I agree with jimrandomh's assessment that "coercion" is too broad and vague of a term. There are many kinds of coercion which use many different mechanisms ranging from physical violence to forceful persuasion and emotional appeals. There's the physical bullying kind of coercion, there's coercion by threat of losing social approval, there's being at work and being told by your boss to do something you don't like, there's a parent telling their kid to go to bed or else, there's a lover trying to guilt their partner into giving them sex... And "short-term" versus "long-term" isn't very well defined, either. (What about medium-term?) It's a bit like asking, "what do you think is more common, thinking for a short- or long-term purpose"? I'm also not sure that "short-term" and "long-term" are a good way of classifying things into near and far. For instance, ideals about improving and ennobling yourself in school are "far" and part of what motivates one to go to school, and this is a long-term objective. But the actual task of going to school in the present and actually attending the lectures and doing the exercises is "near". (And effectively studying is difficult because the near and far modes don't necessarily pull in the same direction.) I would say that if we did presume that it made sense to classify coercion as either "near" or "far" - which I'm not convinced that it does - then it would make more sense to put it as "near". Coercion usually isn't about remote noble ideals, but concrete pragmatic self-benefiting goals. That's "near". Even though there may often be a high temporal distance, the one doing the coercion can often see the progress being made towards the ultimate goal in the here and now.

Thanks for the feedback.

On readability when I say the below what do you think? "I thought that coercion may be one of the mechanisms that have enabled humans to engage and execute long term plans."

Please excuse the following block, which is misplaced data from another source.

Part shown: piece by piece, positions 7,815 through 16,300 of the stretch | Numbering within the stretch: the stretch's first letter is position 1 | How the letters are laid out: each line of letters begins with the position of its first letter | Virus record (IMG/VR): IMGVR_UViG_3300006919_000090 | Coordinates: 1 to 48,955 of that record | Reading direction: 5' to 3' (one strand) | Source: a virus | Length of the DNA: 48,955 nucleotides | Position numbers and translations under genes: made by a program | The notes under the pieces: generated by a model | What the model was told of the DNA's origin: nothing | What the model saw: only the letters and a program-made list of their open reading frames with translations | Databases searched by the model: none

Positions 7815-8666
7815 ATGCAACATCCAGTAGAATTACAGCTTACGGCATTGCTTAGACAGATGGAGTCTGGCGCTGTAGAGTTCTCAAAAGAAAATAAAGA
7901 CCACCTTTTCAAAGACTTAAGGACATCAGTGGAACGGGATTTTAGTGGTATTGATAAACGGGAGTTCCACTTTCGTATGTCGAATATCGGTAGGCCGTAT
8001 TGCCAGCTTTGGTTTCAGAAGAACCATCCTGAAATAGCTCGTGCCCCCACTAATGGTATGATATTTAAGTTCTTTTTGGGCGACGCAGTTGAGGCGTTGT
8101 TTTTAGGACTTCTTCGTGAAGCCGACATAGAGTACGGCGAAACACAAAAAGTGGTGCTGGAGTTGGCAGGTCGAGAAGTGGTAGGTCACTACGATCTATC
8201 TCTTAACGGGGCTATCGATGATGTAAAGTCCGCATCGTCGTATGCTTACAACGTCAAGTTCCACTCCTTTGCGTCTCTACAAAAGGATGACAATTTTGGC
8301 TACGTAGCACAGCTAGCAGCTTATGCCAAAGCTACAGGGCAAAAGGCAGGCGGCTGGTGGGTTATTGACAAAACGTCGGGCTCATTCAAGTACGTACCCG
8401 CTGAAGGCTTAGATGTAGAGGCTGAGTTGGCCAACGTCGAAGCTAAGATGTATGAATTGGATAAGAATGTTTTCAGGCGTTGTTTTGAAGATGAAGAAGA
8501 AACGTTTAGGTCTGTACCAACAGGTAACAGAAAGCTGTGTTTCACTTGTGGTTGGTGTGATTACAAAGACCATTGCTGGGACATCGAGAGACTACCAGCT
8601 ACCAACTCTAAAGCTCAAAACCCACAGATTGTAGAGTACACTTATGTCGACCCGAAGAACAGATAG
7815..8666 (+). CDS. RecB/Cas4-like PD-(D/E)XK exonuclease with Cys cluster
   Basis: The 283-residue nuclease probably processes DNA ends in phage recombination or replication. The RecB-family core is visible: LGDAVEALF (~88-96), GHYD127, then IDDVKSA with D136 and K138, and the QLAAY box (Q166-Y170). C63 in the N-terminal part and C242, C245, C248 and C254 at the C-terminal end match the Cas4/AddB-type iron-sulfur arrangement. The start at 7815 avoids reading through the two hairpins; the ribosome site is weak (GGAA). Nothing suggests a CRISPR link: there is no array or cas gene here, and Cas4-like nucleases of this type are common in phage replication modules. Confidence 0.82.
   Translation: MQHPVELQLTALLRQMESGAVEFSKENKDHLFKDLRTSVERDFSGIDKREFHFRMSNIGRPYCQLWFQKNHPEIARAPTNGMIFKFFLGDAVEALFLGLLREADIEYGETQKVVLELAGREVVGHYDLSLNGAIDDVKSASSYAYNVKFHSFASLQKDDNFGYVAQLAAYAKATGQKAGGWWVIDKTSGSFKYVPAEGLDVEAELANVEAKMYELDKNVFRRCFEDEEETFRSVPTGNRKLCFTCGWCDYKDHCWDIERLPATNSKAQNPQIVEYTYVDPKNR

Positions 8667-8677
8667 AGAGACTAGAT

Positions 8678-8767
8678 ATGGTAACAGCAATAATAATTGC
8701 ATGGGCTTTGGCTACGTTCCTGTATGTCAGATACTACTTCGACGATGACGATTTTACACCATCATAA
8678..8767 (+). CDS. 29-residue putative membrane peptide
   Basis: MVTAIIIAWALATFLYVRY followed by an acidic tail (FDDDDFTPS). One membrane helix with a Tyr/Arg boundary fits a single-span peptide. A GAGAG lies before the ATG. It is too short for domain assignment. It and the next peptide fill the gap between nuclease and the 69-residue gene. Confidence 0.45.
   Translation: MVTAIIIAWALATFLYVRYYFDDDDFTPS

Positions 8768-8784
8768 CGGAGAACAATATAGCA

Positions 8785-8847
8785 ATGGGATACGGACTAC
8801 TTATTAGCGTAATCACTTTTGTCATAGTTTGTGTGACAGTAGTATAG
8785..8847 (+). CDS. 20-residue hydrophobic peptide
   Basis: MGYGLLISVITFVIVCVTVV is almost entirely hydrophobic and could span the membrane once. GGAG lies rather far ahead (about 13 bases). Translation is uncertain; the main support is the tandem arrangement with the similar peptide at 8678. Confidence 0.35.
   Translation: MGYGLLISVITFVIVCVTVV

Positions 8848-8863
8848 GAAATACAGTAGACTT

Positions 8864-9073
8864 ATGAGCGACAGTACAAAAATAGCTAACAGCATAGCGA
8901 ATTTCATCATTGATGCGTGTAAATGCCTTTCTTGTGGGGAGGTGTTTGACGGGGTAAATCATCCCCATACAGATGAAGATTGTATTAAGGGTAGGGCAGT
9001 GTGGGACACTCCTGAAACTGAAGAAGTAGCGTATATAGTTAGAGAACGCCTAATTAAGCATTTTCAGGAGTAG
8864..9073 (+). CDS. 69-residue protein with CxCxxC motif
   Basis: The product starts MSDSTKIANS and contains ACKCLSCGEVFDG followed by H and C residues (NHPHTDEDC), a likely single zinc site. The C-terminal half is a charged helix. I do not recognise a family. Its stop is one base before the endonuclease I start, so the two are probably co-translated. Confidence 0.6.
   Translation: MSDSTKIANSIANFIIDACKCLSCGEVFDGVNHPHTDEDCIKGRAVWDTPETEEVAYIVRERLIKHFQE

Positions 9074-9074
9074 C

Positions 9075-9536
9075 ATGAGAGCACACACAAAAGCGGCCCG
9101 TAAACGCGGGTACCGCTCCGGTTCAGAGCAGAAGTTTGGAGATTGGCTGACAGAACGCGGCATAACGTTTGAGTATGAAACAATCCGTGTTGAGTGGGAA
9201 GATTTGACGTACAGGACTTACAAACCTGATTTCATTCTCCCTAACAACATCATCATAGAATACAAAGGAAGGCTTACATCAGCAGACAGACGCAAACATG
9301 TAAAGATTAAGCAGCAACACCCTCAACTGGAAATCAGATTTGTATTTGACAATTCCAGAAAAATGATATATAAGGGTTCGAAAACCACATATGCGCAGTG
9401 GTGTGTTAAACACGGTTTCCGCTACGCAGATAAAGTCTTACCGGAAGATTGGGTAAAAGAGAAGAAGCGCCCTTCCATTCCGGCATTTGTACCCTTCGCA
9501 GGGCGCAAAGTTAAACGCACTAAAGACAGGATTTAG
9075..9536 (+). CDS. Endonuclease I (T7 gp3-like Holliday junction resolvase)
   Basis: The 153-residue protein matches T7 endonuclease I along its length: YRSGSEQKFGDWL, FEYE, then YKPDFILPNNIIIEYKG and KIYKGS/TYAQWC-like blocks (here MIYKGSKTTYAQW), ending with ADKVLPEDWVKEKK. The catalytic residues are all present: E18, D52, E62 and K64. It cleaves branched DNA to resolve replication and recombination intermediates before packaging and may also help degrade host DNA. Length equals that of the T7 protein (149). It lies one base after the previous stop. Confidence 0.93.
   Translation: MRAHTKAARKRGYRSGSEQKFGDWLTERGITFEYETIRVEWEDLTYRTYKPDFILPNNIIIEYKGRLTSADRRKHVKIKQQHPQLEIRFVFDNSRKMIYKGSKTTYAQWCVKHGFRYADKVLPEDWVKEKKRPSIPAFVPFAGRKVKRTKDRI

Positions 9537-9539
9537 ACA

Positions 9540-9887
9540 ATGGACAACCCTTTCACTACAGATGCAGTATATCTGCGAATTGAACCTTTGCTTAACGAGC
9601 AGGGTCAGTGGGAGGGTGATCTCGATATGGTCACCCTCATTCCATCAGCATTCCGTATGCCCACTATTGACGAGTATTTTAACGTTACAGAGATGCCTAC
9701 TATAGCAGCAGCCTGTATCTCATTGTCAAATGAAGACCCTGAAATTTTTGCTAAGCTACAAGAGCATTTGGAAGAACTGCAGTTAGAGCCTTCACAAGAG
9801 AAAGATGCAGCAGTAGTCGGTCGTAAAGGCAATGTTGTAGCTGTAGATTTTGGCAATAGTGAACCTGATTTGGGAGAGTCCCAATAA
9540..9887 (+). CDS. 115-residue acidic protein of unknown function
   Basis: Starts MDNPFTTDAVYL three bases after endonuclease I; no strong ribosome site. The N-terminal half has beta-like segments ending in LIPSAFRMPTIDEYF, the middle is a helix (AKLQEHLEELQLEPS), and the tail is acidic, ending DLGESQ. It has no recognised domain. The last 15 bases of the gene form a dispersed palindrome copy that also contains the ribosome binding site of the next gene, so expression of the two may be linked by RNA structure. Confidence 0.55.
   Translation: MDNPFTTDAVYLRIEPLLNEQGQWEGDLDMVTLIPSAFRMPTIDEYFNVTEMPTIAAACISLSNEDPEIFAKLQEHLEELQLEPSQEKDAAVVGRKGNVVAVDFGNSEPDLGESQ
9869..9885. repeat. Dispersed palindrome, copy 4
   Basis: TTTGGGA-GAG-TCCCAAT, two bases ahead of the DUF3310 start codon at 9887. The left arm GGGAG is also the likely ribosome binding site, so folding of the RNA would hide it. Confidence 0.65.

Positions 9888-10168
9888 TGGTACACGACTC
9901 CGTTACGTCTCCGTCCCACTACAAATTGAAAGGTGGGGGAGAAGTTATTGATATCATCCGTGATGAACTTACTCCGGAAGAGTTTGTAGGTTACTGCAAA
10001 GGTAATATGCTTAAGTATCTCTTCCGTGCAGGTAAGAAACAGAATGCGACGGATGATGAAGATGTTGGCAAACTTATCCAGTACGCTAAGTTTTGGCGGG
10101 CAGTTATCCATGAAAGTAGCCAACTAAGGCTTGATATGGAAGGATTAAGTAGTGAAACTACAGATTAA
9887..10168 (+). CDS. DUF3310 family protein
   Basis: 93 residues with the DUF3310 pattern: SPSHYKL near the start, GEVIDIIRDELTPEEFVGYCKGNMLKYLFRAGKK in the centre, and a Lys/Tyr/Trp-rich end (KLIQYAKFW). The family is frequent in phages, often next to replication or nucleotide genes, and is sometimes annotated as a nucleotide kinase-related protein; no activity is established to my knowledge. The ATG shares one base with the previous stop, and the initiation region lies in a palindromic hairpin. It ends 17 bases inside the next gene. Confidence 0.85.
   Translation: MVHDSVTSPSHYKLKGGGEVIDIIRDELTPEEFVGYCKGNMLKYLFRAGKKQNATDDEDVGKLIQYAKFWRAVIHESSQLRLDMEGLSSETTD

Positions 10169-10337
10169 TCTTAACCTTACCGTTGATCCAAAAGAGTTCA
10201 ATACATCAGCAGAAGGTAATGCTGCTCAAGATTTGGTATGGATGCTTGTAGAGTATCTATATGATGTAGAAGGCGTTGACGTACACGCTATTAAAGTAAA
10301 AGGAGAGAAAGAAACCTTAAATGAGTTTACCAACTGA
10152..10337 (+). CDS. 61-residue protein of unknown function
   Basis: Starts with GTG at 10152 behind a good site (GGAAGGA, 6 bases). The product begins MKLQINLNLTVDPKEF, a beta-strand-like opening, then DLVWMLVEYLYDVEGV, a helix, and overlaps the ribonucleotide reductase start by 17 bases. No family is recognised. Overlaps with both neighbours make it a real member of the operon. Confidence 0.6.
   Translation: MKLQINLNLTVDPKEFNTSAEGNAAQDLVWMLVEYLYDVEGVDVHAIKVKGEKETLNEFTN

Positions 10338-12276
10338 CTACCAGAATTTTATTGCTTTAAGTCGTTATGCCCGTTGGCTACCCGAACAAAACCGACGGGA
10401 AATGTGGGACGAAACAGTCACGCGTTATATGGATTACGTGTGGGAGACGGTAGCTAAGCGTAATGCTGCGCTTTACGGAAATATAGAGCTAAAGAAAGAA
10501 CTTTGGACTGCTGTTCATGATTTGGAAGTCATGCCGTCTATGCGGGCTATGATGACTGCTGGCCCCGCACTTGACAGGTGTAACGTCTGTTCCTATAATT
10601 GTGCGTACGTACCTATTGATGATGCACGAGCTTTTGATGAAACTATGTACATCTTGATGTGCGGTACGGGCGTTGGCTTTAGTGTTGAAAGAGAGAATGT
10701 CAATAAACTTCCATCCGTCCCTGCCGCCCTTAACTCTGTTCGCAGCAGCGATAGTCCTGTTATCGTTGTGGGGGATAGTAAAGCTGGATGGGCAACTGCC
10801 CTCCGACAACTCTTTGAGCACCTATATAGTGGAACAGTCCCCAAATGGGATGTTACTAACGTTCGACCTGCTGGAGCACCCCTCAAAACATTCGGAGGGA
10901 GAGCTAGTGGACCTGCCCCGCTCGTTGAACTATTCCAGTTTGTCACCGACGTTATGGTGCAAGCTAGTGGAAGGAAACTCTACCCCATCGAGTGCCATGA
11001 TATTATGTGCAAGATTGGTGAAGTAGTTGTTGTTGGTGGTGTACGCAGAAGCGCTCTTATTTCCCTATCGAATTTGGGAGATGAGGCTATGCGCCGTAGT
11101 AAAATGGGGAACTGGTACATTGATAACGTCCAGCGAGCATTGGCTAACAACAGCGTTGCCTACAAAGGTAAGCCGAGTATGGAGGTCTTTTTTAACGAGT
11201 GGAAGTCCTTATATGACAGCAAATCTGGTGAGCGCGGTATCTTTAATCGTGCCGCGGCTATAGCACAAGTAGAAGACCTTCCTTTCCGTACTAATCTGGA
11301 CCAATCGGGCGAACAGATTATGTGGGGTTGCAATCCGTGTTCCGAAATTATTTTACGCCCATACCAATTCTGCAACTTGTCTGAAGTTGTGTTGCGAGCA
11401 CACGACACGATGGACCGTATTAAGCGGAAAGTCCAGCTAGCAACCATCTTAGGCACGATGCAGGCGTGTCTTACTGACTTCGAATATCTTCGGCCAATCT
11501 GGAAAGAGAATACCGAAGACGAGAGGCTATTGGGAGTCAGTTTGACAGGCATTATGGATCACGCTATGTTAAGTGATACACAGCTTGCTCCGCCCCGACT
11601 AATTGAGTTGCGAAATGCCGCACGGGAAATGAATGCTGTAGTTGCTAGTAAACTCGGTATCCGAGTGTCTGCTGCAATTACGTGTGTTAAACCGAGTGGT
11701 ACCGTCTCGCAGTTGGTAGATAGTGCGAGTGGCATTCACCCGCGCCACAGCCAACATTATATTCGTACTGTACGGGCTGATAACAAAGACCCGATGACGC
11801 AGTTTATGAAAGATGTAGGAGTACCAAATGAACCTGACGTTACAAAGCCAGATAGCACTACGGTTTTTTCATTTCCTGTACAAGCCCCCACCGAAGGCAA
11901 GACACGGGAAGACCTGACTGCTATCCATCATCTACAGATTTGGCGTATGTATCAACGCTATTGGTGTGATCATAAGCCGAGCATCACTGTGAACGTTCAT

I thought of the below as a continuation of the above thesis statement. "If the immediate short-term costs are what most often repress long-term action then those not saddled with the short-term costs of their long-term actions will be prone to engage in more long-term action."

To say it a different way. People often don't engage in long-term a... (read more)

This particular sentence was easy to read. The next one was not. And this is much better than the original. In particular, the role of leaders was not originally clear.

Love the down votes with no comments!

What is your theory of intra-group coercion? Is it near?

This post is written in a stream-of-consciousness style which is hard to read. It could use a paragraph break or two. I'm still not entirely sure of exactly what "if the immediate short-term costs are what most often repress long-term action then those not saddled with the short-term costs of their long-term actions will be prone to engage in more long-term action" is trying to say in the context of this post, despite reading it multiple times. The style makes it seem not particularly well thought-out, especially since little evidence is provided in support of the conclusions. It seems like a transcript of the way you jumped from one thought to another, without really pausing to subject those thoughts to criticism. One could just as well construct an equally flimsy explanation with the opposite conclusion: "I thought about the cliche of a school kid being forced to give up his lunch money to bullies. I thought about how he'd need to go hungry while the bullies had a good time with his cash, and thought how it is easier to force others to sacrifice then to sacrifice yourself. I thought about the visceral way in which the threat of coercion is always be present in the lives of some people, and how they have to take into account in everything they do. I also thought of the way the bullies get constant sadistic pleasure out of it and a regular infusion of extra money. Coercion is near." Even if we were to accept the chain of reasoning, it doesn't really provide much useful information. Okay, coercion is near or it's far. So what? What should this make us anticipate [] that we didn't anticipate before?

I think that by the time you get to asking "is coercion near or far", you have already gone astray; it seems like a type error. There is no particular reason for coercion, which is a broad category of actions, to be connected to the near/far distinction, which is a fuzzy classification of modes of thought. It's also a very particular, familiar type error - it's Robin Hanson's trademark confusion. I can't downvote when he does it, since Overcoming Bias doesn't have that feature, but I would.

Great one. I was thinking the same thing :)

It should be noted though that this is a significant programing project though and probably out of the scope of a re-design. It is a project in itself.

Still nice idea.

Interesting idea, I'll up-vote it though it is not a top wish of mine.

If implemented I would like to see it implemented as a rollover on the karma bubble. Though interesting I don't think it justifies taking up real-estate.